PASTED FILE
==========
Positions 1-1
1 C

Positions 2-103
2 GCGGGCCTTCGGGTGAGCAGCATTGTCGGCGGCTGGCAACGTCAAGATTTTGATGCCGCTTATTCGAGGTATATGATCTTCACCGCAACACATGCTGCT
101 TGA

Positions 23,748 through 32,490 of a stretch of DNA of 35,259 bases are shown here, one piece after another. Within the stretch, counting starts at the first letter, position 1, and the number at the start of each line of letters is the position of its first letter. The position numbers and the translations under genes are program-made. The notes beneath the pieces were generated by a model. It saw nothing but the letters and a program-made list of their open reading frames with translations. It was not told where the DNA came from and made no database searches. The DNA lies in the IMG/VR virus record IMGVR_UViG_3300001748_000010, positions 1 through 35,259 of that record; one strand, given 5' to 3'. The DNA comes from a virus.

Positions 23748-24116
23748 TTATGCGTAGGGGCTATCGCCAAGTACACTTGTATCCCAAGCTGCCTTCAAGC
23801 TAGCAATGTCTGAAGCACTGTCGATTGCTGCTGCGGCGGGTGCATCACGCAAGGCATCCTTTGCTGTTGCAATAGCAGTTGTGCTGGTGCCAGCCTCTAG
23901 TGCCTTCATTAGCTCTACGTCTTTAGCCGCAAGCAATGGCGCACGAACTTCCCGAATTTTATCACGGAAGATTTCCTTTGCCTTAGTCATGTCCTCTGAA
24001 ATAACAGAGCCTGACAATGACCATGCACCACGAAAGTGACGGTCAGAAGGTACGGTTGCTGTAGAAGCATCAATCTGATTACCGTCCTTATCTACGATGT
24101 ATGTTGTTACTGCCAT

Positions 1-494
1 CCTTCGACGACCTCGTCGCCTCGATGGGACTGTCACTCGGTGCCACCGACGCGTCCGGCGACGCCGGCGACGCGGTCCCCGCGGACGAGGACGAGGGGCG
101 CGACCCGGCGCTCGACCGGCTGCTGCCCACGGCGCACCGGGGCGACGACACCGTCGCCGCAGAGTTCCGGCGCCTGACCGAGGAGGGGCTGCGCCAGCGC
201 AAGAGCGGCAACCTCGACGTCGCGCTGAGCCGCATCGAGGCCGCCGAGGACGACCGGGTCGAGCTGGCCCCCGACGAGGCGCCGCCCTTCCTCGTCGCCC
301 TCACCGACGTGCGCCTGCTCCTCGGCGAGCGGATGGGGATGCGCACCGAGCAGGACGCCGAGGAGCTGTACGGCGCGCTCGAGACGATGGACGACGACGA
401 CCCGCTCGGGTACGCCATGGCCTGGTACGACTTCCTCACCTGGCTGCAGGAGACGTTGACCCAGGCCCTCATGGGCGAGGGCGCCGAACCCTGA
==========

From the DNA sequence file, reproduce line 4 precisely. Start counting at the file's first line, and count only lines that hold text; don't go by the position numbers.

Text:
2 GCGGGCCTTCGGGTGAGCAGCATTGTCGGCGGCTGGCAACGTCAAGATTTTGATGCCGCTTATTCGAGGTATATGATCTTCACCGCAACACATGCTGCT